On a wondrous planet of telepaths and swordsmen, nonhumans and ancient mysteries, a
Gifts of Darkover will be released May 5, 2015, and is now available for pre-order.
Here Barb Caffrey talks about her story, "A Problem of Punishment."
My introduction to Darkover was due to two books I picked up at the same time: The Shattered Chain, and Sharra's Exile. After that, I wanted to read as much about Darkover as I could, because the heroines and heroes appealed to me. They were flawed people doing the best they could amidst immense challenges, but had the additional benefits laran offered, too. I was a bit too young to understand things like the multiple marriages Kennard Alton alluded to or truly understand things like Magdalen/Margali Lorne's bisexuality, but that didn't matter; all that mattered was story.
Over time, though, I have grown to appreciate these other things, because they're a hallmark of what society is all about. (Well, maybe not the multiple marriages quite so much, even though we have a basis for that in many parts of human history. I prefer my relationships to be a bit more one-on-one than that.)
As for the future of Darkover, I believe it remains bright. There are new facets to Darkover being discovered all the time -- especially because of the novels of Deborah J. Ross, which have added much to the discussion. I'm glad to add my small part to that conversation.
I hope to write more about my character Fiona n'ha Gorsali's childhood with her father and mother (Fiona was a very minor player in The Shattered Chain, and I first wrote about her in Stars Of Darkover). I think there's a wealth of information there, and I'm quite interested to figure it out. (The education of the first female judge on Darkover is a story well worth telling!)
What inspired my story in Gifts Of Darkover was this: how did Fiona's parents meet? What was her father Dominic, who I already knew had been a judge before her, really like? And what had made Gorsali fall in love with him, and he with her? A romantic story of a smart man and an accomplished woman against the background of the Hellers appealed to me, especially since they fell in love prior to the Terranan returning to Darkover and didn't have many role models that would've helped them out.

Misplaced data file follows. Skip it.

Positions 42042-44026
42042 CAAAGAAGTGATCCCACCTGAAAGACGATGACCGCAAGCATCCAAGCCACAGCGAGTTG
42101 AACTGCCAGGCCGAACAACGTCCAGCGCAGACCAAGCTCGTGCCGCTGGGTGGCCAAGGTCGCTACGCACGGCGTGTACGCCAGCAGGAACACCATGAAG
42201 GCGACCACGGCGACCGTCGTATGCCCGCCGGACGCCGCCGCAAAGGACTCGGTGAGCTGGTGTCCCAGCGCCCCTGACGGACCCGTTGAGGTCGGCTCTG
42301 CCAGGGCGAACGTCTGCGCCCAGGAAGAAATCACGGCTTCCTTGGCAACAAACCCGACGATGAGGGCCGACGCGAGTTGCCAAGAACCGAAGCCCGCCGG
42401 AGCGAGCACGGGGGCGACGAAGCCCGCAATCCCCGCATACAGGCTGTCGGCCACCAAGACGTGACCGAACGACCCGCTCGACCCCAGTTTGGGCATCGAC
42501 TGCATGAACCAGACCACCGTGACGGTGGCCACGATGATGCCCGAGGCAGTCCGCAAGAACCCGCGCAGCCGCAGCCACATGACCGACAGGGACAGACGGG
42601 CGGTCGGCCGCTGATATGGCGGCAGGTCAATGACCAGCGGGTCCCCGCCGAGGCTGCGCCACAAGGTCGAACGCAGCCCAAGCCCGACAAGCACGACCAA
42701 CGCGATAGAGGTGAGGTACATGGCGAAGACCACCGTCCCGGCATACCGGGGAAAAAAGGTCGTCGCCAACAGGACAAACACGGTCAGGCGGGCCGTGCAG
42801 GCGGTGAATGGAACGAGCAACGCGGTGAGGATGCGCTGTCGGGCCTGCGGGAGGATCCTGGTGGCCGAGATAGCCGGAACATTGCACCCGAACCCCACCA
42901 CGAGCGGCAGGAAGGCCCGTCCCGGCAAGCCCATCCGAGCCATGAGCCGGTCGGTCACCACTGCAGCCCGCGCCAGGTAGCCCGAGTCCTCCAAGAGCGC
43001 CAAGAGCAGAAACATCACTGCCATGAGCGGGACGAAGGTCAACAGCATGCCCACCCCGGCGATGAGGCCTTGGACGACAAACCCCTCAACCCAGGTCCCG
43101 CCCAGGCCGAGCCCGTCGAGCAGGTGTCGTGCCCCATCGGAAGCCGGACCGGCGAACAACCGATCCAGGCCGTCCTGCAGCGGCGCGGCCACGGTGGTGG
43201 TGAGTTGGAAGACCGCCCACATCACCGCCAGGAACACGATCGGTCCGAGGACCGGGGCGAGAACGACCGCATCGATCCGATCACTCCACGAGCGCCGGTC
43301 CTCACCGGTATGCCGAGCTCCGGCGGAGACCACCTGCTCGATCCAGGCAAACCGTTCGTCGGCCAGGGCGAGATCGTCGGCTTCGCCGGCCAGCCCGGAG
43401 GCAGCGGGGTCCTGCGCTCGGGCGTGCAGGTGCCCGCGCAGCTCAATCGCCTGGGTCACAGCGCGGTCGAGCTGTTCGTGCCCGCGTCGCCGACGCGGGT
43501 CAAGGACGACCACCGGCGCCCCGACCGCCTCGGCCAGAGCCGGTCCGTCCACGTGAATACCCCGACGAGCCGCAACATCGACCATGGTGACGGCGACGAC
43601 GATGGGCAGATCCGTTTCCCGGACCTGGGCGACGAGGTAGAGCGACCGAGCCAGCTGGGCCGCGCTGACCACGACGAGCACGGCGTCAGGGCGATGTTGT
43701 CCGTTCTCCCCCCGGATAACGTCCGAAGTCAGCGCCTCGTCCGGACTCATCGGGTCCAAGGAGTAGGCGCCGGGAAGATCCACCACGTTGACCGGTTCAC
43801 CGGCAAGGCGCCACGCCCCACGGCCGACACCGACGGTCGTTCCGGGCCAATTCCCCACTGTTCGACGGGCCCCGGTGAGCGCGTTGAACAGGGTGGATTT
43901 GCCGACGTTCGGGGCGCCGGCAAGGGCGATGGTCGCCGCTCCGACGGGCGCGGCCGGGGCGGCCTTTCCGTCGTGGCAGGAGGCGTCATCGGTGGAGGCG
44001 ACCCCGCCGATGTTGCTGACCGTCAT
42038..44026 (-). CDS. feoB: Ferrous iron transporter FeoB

Now, as to why I felt Dominic, a judge, could fall in love with a Renunciate? Dominic has seen it all in his courtroom, and knows how to size up people quickly. Because of that, he has fewer prejudices in certain respects than others, and he has far more respect for the charter of the Renunciates than do most other men because he has far more respect for the legal system. Because of that, I felt he could see her as an equal partner in time...and that way, love could potentially grow (or at least a strong attraction).
Most recently I wrote a story for the shared-world anthology First Contact Cafe, and finished my novels A Little Elfy In Big Trouble and Changing Faces. Both novels should be out later in 2015; my best guess right now for the former is May, and my best guess for the latter is October.
As for what lies ahead? I hope to write some more stories in my Elfyverse, I have a novella plotted featuring psychic and baseball fan Arletta James and her werewolf husband Fergus centered around the All-Star game, and I'm working on a dystopian story of uncertain length whenever I can find a little time.
Barb Caffrey is the writer of “A Problem of Punishment.” She's also written three novels, An Elfy On The Loose, A Little Elfy in Big Trouble (May 2015), and Changing Faces (also 2015), and is the co-writer of the Adventures of Joey Maverick series (with late husband Michael B. Caffrey) Previous stories and poems have appeared in Stars Of Darkover, First Contact Café, How Beer Saved The World, Bearing North, And Bedlam's Edge (with Michael B. Caffrey). Find her at Elfyverse for discussions of all and sundry, or at Shiny Book Review. (She promises she won't bite. Much.)